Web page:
Im gonna go reread my copy of The photograph as contemporary art now.

Stan B. said...

Simone- I heard the same speech when I attended SVA for one year in the mid '70s. And just as it did then, the same applies now- can you afford not to give a damn? Ol' Charlotte doesn't need to be concerned, trust fund babies don't need to be concerned- people counting every penny for their education and career need to be concerned about the choices they make and how it will help get them where they want to go. More than ever...

Simone Alexandra said...

Well I guess my point isn't so much about the money as it is about being concerned for people who are probably more aware of the issues than anybody else.
I dont come from a wealthy family by any means but yeah any art school definitely attracts a fair number of those people. Im not speaking for them though.
Maybe theres a generational rift here. All i can say is peoples priorities are different now meaning its more about substance than monetary funds, and no i don't mean that people don't want to make money it's just not as vital to the choices you make.
Another important thing to point out is that most of the people Im studying with me included are already working in the field as editors, curators, assistents, gallery attendents, commercial freelancers etc... Why would anybody worry about that its nothing short of amazing.

Blake Andrews said...

What must struck me in Cotton's quote wasn't about the financial dynamics of education. It was the shifting nature of the road to achievement.

I probably sound like an old fogey but 50 years ago photographers made it by sheer gumption. The field was relatively unestablished, with few educational programs.

Now we have all sorts of MFA and BFA programs, which is great. But the problem is those programs have become sort of gatekeepers to success, at least for art photography. You almost have to go through them, which becomes a vicious cycle as that fact pulls in more students, and so on.

I'm not sure what the solution is, but I would like to see more of a mix of photographers just finding themselves on their own with less of a path established in front of them. Or put the path there but let it be one among many.

Christian said...

I would like to see more of a mix of photographers just finding themselves on their own with less of a path established in front of them. Or put the path there but let it be one among many.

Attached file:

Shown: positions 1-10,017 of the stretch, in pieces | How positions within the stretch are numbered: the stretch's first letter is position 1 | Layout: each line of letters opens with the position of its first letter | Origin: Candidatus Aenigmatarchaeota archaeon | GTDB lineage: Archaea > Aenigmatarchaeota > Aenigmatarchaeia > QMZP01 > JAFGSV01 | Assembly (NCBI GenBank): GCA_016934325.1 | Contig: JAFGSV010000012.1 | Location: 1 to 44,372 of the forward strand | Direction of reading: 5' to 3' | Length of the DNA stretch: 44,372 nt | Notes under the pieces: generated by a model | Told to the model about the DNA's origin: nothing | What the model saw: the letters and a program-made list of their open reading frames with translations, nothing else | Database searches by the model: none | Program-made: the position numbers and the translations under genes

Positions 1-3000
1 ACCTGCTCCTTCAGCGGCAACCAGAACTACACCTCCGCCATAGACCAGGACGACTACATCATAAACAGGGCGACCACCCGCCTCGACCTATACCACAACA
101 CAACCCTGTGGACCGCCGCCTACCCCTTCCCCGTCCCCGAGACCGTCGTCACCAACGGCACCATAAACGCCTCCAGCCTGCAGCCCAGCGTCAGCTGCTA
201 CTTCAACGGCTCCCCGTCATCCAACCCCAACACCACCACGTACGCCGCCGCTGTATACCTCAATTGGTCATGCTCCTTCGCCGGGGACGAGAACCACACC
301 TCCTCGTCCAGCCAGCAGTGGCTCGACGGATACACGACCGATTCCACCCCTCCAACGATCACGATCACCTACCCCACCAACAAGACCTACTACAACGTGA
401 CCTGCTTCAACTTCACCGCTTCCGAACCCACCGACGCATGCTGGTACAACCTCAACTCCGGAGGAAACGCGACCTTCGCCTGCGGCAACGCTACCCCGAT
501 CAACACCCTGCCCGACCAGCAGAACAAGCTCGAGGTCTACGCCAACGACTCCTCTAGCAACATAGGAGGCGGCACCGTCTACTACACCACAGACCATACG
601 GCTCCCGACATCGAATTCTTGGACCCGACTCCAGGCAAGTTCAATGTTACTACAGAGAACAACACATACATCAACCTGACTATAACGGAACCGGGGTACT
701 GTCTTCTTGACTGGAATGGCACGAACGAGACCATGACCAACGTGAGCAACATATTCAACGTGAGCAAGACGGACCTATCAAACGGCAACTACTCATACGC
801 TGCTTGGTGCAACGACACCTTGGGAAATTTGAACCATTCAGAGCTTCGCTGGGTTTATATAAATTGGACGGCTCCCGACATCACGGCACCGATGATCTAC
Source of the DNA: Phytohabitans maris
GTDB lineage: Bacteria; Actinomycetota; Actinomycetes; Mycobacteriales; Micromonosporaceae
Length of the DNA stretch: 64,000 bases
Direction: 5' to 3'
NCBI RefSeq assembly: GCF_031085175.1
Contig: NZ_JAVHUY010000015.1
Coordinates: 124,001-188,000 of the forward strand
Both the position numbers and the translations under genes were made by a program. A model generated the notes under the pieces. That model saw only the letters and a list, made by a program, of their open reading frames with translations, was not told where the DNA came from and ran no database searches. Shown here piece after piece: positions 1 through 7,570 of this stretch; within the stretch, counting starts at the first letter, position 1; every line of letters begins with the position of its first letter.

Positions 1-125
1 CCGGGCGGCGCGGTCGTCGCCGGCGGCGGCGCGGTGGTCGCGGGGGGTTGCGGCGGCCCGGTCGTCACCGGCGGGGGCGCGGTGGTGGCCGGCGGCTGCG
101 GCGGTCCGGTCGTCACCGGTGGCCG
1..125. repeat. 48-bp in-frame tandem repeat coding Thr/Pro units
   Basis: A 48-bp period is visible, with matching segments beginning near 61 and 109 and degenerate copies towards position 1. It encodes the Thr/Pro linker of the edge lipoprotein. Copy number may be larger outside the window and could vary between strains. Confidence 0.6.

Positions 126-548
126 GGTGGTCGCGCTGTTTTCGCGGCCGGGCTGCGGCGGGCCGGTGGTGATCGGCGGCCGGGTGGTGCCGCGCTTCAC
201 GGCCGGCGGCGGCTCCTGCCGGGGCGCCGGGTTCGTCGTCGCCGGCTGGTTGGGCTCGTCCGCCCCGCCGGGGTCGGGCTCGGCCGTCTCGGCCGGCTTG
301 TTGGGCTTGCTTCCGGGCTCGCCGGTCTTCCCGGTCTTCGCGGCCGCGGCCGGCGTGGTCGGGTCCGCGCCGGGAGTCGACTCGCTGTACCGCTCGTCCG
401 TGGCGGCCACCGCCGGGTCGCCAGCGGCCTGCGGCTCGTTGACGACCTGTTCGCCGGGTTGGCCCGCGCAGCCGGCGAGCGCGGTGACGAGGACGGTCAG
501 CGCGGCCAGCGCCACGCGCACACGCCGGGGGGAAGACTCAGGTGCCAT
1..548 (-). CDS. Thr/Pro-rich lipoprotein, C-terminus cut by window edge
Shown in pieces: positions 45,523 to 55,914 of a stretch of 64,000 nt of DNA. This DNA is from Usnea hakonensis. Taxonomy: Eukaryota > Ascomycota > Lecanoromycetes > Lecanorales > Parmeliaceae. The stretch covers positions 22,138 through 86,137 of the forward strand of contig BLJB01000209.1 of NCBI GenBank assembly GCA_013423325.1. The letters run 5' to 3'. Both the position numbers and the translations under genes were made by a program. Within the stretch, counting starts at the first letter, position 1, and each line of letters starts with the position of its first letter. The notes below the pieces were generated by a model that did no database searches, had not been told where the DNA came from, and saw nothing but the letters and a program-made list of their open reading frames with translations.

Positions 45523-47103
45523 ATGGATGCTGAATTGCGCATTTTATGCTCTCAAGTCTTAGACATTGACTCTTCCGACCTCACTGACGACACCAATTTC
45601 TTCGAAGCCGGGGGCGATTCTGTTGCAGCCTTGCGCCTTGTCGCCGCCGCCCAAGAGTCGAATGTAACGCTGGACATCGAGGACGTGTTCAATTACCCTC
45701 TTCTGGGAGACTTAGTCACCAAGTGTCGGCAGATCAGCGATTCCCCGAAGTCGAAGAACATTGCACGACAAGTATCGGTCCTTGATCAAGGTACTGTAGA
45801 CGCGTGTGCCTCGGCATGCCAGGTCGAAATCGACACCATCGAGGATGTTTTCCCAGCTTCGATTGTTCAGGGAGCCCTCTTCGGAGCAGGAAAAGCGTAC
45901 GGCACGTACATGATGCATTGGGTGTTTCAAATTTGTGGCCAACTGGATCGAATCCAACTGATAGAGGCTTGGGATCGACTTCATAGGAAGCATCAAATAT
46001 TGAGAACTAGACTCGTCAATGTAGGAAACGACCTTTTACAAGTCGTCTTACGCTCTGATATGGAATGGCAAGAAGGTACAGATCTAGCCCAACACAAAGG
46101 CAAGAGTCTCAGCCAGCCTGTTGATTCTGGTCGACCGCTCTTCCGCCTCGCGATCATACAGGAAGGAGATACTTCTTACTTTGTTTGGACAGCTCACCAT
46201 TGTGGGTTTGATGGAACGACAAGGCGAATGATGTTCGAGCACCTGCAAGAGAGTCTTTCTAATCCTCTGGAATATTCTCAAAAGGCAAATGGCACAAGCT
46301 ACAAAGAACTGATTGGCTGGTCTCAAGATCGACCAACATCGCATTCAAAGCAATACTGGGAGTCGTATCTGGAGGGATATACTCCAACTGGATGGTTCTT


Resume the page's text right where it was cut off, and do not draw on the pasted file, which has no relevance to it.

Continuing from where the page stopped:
Well said.

Stan B. said...

Being a "professional" photographer, was always about making money. The educational and structural hierarchy that is also now very much in place throughout is because the art arm of the "business" has also been formally codified and structured into a money making machine from school to gallery to publication. Interestingly, it was also in the mid '70s that SVA (and I suspect many other art schools) made it mandatory (for better or worse) that their photography instructors be academically certified- not just professionals.

Of course, now we have the internet, self publishing, etc to provide some modicum of balance to yet another rigged system, and there will always be the hallowed few whose vision is so unique that nothing will get in their way. For those that can afford it- follow the preapproved path to enlightenment, and 5% success.

Russell said...

I worked as a community photographer in the early to mid 1980s before doing a three-year BA Degree in Photographic Studies. Now, over 20 years later, I've started taking photographs again on a fairly full-time basis. Oddly, I'm grateful for those three years at college all those decades ago. But all that lost time ...

Todd Walker said...

I find it a bit astonishing that there isn't even a single comment on that post over on the Foam site.

I agree with Bryan in liking Shuman's response. While there are an enormous number of people learning and training for a photography or art career, they are wildly outweighed by the number of people now taking up photography as a simple form of self-expression, no different than literate people are able to write without feeling pressured to make a career out of it. The same cannot be said of the other visual arts, can it?